Shifting the focus away from mental health

Most of us have been to doctors who look for mental health-related explanations for pain. You may find yourself educating doctors and advocating for treatments that address the pain condition rather than focus on mental health.

There is a need to provide emotional support for a child facing a chronic illness, but beware the doctor who believes that a mental health condition is the cause of the pain. Be vigilant in directing care in a manner that provides emotional support/therapeutic intervention for a child who is suffering from a pain condition, versus directing care at a mental health condition as a reason for the pain.

Seek specialists

Keeping an open mind about treatment options is essential. Investigating alternative/naturopathic methods of treatment can be useful in developing your “team” of specialists. Be willing to advocate for these less-conventional, often less-understood treatment modalities, because they may help provide pain relief for your child.

Advocate at school

You will also have to advocate in a complicated school system. Sharing your knowledge with school staff is a fundamental step toward securing services/accommodations.

Request a meeting with school staff and support personnel. In this meeting, provide a document that educates them on the unique medical needs of your child. Offer a signed release of information so school staff can access the expertise of your specialists.

The school staff may consider developing a 504 plan, a legal document that can ensure accommodations like modified homework, extended time on assignments/tests, schedule changes, timing of classes, access to tutoring, study halls, counseling, restricted physical education, and more.

Make time for fun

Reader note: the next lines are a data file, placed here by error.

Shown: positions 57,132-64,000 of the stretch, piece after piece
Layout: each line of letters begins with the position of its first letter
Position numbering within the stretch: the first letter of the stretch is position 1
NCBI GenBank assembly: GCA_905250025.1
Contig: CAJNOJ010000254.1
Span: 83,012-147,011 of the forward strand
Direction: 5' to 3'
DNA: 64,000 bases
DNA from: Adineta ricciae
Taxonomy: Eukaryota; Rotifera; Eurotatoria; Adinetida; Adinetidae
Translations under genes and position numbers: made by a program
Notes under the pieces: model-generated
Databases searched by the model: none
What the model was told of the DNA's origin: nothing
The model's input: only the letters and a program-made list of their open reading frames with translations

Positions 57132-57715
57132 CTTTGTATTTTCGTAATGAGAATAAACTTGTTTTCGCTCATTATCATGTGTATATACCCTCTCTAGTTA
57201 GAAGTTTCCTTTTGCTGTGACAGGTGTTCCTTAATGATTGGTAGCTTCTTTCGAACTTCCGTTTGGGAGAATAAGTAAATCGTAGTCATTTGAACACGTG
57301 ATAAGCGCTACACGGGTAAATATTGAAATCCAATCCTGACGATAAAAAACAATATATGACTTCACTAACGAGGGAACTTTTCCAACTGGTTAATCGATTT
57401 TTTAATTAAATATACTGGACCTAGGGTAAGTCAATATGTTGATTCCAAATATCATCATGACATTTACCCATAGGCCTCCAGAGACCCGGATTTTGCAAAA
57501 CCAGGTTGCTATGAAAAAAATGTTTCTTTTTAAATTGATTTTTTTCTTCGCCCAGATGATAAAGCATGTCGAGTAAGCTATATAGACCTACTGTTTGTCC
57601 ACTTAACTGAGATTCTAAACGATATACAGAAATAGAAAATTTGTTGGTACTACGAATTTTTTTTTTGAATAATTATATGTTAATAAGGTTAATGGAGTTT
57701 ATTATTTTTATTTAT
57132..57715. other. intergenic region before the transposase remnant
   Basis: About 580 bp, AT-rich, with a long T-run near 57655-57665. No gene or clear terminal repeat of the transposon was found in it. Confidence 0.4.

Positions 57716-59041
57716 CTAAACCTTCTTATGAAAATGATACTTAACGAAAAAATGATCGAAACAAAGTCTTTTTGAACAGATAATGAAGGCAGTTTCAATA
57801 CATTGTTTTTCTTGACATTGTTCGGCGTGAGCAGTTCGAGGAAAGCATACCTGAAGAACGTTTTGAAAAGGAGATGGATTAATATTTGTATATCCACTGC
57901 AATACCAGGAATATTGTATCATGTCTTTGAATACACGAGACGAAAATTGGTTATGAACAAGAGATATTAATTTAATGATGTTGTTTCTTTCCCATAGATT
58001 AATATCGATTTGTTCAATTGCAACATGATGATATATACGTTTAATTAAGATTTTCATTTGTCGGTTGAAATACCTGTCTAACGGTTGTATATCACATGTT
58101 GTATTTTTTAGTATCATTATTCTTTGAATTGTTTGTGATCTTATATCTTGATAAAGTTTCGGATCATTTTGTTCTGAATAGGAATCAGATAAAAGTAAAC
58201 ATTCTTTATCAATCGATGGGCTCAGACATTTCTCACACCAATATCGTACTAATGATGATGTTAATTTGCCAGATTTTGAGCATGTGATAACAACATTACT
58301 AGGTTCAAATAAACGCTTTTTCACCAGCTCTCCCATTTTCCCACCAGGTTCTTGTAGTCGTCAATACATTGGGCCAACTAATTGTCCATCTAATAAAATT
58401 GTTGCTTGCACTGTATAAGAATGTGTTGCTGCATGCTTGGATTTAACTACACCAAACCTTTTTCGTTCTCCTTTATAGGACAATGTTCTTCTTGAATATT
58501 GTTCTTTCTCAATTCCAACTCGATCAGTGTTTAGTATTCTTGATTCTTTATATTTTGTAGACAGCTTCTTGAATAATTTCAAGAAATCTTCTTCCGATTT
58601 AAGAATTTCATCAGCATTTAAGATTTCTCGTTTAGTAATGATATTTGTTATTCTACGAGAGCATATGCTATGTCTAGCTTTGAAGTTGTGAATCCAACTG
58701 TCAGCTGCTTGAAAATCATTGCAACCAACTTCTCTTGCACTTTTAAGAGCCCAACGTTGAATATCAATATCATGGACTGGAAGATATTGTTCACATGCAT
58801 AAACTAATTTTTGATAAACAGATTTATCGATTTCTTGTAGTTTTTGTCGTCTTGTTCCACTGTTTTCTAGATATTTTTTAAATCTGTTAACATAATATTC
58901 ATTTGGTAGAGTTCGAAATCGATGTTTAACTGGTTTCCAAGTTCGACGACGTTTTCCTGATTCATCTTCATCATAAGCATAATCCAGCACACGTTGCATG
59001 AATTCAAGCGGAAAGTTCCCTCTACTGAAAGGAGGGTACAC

Be an advocate for laughter and play. This staggering, potentially disabling condition has the ability to strip our children and our families of joy. As we search our souls to find gratitude and hope for a better tomorrow, we must keep a sense of humor, laughter, and play in the lives of our children.

On days that feel hopeless, we must find ways to be together and infuse play into our day. Including your child’s friends in these activities—finding ways to keep our children included in their circle of friends—maintains joy. Finding the strength to create joy can be one of our greatest works of advocacy.

About Jenna Krook, MS

Jenna Krook holds a Master of Science in Counseling and a School Psychology Credential. Jenna has 23 years of experience as a psychologist, both as a school psychologist and in private practice. Her efforts are focused on helping children learn social skills, increase self-esteem, manage anger, and achieve healthy emotional development—even in the face of challenges. She works hard every day to never take for granted her health and well-being as well as that of her children. Jenna lives in Walnut Creek, California with her husband, 17-year-old-son, and 13-year-old daughter.